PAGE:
<xsl:if test="@code='a' or @code='v' or @code='x' or @code='y' or @code='z' or @code='b' or @code='c' or @code='d' or @code='p'">
		<xsl:variable select="preceding-sibling::marc:subfield&#91;position()=1&#93;/@code"/>
		<xsl:if test="$lastsubfield='a' or $lastsubfield='v' or $lastsubfield='x' or $lastsubfield='y' or $lastsubfield='z' or $lastsubfield='b' or $lastsubfield='c' or $lastsubfield='d' or $lastsubfield='p'">
		<xsl:value-of select="replace(replace(replace(text(),'(&#91;\s.&#93;&#91;a-zA-Z&#93;)\.&#91;\s,;:&#93;*$','$1#'),'&#91;\s.,:;&#93;+$',''),'#','.')"/>

	<xsl:for-each select="marc:subfield">
	<xsl:text>}{</xsl:text><xsl:value-of select="$number"/><xsl:text>}&amp;#10;</xsl:text>

Aside from those two challenges, however, the main stylesheet was not that difficult to develop. Most of the changes we made to the stylesheet in the course of development were cosmetic, relating more to the LaTeX preamble than to the actual generation of the catalog. The LaTeX markup (aside from the markup contained in the catalog entries themselves, of course) is segregated into two <xsl:text/> tags. The first contains the preamble (i.e., style definitions, and definitions of custom commands for producing the catalog) and the preliminary material. We ultimately found that the following definitions were needed in the preamble to create a PDF suitable for use with a print-on-demand service:

\geometry{paperwidth=6in, paperheight=9in, textwidth=3.25in, textheight=7.3in, twoside, bottom=0.8in, left=1.25in}


The second contains the markup for generating the indexes:

\printindex{names}{Name index}
\printindex{subject}{Subject index}
\printindex{geo}{Geographical index}
\printindex{series}{Series index}

Our goal in formatting the catalog entries was to create a readable and attractive format reminiscent of a card from a traditional card catalog, while taking advantage of the additional space offered by pages. An example of the final result, which the collector was very happy with, can be seen here:

Figure 1. Example Record

The name index (along with the subject and geographical indexes) used the default makeindex settings, resulting in a recognizably “LaTeX-y” index, as the following example shows:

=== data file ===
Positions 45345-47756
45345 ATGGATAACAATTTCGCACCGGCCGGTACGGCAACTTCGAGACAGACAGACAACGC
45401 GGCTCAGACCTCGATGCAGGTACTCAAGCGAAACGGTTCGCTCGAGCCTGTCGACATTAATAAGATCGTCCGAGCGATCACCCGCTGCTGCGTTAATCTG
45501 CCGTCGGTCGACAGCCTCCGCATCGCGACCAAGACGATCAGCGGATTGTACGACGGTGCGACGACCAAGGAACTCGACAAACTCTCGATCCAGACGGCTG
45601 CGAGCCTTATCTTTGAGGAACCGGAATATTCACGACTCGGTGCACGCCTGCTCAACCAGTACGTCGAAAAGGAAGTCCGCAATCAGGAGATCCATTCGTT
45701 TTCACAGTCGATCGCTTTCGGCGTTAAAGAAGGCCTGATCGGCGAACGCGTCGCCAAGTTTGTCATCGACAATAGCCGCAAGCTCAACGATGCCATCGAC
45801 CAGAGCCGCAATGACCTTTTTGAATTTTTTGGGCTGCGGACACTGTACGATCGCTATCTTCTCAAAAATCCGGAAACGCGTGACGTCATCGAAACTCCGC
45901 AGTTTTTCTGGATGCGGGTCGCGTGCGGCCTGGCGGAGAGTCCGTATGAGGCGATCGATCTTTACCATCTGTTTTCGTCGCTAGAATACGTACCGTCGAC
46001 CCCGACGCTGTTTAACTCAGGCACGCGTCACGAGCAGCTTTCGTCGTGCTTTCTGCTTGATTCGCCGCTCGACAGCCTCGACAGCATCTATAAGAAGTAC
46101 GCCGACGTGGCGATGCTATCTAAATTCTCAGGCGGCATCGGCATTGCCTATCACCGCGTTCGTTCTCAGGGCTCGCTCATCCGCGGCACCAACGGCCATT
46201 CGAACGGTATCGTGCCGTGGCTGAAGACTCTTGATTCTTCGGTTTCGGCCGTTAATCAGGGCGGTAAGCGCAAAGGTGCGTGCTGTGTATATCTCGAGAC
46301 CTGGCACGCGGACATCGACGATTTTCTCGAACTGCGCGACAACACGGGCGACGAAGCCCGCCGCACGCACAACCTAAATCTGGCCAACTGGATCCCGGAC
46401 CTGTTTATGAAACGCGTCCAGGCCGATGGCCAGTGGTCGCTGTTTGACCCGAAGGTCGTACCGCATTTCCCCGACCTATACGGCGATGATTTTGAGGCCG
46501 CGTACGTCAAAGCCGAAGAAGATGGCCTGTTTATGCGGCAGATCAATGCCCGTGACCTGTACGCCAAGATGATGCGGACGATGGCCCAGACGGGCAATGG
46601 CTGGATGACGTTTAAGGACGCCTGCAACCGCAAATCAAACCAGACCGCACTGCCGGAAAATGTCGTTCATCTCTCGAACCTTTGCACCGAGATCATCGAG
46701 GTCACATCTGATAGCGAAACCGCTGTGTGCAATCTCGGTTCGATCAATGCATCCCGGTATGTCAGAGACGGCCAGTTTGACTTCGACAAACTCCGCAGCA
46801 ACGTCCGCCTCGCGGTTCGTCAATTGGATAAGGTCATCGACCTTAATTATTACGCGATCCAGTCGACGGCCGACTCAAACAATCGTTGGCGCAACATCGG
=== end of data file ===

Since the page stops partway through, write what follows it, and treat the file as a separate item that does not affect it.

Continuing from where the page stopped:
Figure 2. Name Index Example

The series index used a slightly modified style to make the volume numbers and catalog numbers easier to distinguish:

Figure 3. Series Index Example

Future improvements and directions

Overall, our experiment in generating a printed catalog automatically from MARC records was successful. After we finished, the collector had a press-ready PDF he could send off to a print-on-demand service, or read comfortably on his computer, and we had successfully prototyped and demonstrated a system for automatically generating printed catalogs from MARC records. Looking back on the project, however—success notwithstanding—what stands out are all the aspects that could have been done better.

In many ways, our major complaint with the system is that it is inelegant. The system is developed in a combination of XSLT, Perl, and LaTeX, with a healthy dose of Bourne Shell and standard *nix utilities to tie the whole thing together. In an ideal world, of course, we would not have needed to use LaTeX (or Perl, or *nix utilities) at all. A system that used XSL-FO for generating a PDF would reduce dependencies, simplify support for non-Latin scripts, and, perhaps most importantly, make it easier for non-LaTeX users to use the system (thanks to the ubiquity of XML, and particularly HTML, the syntax of XSL-FO seems, I think, less scary than the syntax of LaTeX). Unfortunately, our initial research indicated that index generation in XSL-FO would be very problematic, so—as we had a tight deadline—we had to shelve the idea of an entirely-XML stack.

Of the many inelegances, the most egregious is the use of the main XSLT stylesheet to generate the entire LaTeX document. In hindsight, a better way to do this would be to have a skeleton LaTeX document include the results of the stylesheet’s processing. By doing this, global formatting changes could be tested without rerunning the XSLT stylesheet. This would also simplify the production of multiple catalogs with identical content but differing preliminaries, fonts or page sizes (all issues that came up at one point or another in the process). Taking this idea to its logical end, the system should use LaTeX macros for all format-specific features. We were unable to meet this ideal with the positioning of the frames containing ISBNs, but aside from that, we used LaTeX macros for all other formatting within the individual records.

Another example of inelegance is the heavy use of the copy-and-paste development methodology in the main catalog generation stylesheet. A more elegant solution would make better use of XSLT parameters, and, for example, eliminate the almost-identical “index-*” templates in favor of a single “index” template that used a parameter to select the appropriate index. As with most of the other problems, this is the result of our compressed timeline for development. Fortunately, this is a relatively simple change, and can (and probably will) be changed for the next time we need to generate a print catalog.